Stored urine samples from DCCT entry, and 1–9 years later when macroalbuminuria or microalbuminuria occurred, were measured for the lysosomal enzyme, N-acetyl-β-D-glucosaminidase, and the advanced glycosylation end-products (AGEs) pentosidine and AGE-fluorescence. AER and adjustor variables were obtained from the DCCT.
Sub-microalbuminuric levels of AER at baseline independently predicted microalbuminuria (adjusted OR 1.83; p<.001) and macroalbuminuria (adjusted OR 1.82; p<.001). Baseline N-acetyl-β-D-glucosaminidase independently predicted macroalbuminuria (adjusted OR 2.26; p<.001), and microalbuminuria (adjusted OR 1.86; p<.001).
Baseline pentosidine predicted macroalbuminuria (adjusted OR 6.89; p=.002). Baseline AGE fluorescence predicted microalbuminuria (adjusted OR 1.68; p=.02). However, adjusted for N-acetyl-β-D-glucosaminidase, pentosidine and AGE-fluorescence lost predictive association with macroalbuminuria and microalbuminuria, respectively.
Use of angiotensin converting-enzyme inhibitors was not directly ascertained, although their use was proscribed during the DCCT.
Early in type 1 diabetes, repeated measurements of AER and urinary NAG may identify individuals susceptible to future diabetic nephropathy. Combining the two markers may yield a better predictive model than either one alone. Renal tubule stress may be more severe, reflecting abnormal renal tubule processing of AGE-modified proteins, among individuals susceptible to diabetic nephropathy.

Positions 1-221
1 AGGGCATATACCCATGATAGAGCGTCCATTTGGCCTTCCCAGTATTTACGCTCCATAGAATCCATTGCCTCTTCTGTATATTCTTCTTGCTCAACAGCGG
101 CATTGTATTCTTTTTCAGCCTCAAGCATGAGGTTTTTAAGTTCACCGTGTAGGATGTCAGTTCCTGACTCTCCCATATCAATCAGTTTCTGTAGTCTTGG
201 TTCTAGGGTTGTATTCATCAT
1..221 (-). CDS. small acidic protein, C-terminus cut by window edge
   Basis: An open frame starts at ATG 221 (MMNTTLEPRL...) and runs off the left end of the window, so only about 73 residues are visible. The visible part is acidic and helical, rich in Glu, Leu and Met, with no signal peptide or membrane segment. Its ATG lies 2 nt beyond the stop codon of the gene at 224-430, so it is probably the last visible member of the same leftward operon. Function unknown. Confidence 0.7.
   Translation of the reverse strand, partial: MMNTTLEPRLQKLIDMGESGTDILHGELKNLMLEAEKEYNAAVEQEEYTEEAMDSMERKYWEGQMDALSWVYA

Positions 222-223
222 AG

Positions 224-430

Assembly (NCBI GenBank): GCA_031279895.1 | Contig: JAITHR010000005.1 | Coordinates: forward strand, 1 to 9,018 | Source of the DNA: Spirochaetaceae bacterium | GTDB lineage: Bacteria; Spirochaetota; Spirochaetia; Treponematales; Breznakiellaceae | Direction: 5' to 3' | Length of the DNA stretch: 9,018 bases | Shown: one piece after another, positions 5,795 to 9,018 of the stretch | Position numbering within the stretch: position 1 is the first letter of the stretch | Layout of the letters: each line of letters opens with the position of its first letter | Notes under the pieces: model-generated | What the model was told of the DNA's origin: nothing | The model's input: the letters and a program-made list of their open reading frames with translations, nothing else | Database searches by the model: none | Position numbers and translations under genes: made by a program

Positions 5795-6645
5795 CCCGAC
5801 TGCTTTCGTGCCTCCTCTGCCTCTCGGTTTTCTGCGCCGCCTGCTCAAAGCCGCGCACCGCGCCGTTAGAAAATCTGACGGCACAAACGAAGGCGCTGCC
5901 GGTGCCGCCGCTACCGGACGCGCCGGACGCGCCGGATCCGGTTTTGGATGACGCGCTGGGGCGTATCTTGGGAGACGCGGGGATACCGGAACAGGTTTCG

PMCID: PMC2864367  PMID: 20138413
Diabetic nephropathy; Advanced glycosylation end-products; N-acetyl beta glucosaminidase; Albuminuria
14.  Development and Progression of Renal Insufficiency With and Without Albuminuria in Adults With Type 1 Diabetes in the Diabetes Control and Complications Trial and the Epidemiology of Diabetes Interventions and Complications Study 
Diabetes Care  2010;33(7):1536-1543.
This multicenter study examined the impact of albumin excretion rate (AER) on the course of estimated glomerular filtration rate (eGFR) and the incidence of sustained eGFR <60 ml/min/1.73 m2 in type 1 diabetes up to year 14 of the Epidemiology of Diabetes Interventions and Complications (EDIC) study (mean duration of 19 years in the Diabetes Control and Complications Trial [DCCT]/EDIC).
Urinary albumin measurements from 4-h urine collections were obtained from participants annually during the DCCT and every other year during the EDIC study, and serum creatinine was measured annually in both the DCCT and EDIC study. GFR was estimated from serum creatinine using the abbreviated Modification of Diet in Renal Disease equation.
A total of 89 of 1,439 subjects developed an eGFR <60 ml/min/1.73 m2 (stage 3 chronic kidney disease on two or more successive occasions (sustained) during the DCCT/EDIC study (cumulative incidence 11.4%). Of these, 20 (24%) had AER <30 mg/24 h at all prior evaluations, 14 (16%) had developed microalbuminuria (AER 30–300 mg/24 h) before they reached stage 3 chronic kidney disease, and 54 (61%) had macroalbuminuria (AER >300 mg/24 h) before they reached stage 3 chronic kidney disease. Macroalbuminuria is associated with a markedly increased rate of fall in eGFR (5.7%/year vs. 1.2%/year with AER <30 mg/24 h, P < 0.0001) and risk of eGFR <60 ml/min/1.73 m2 (adjusted hazard ratio 15.3, P < 0.0001), whereas microalbuminuria had weaker and less consistent effects on eGFR.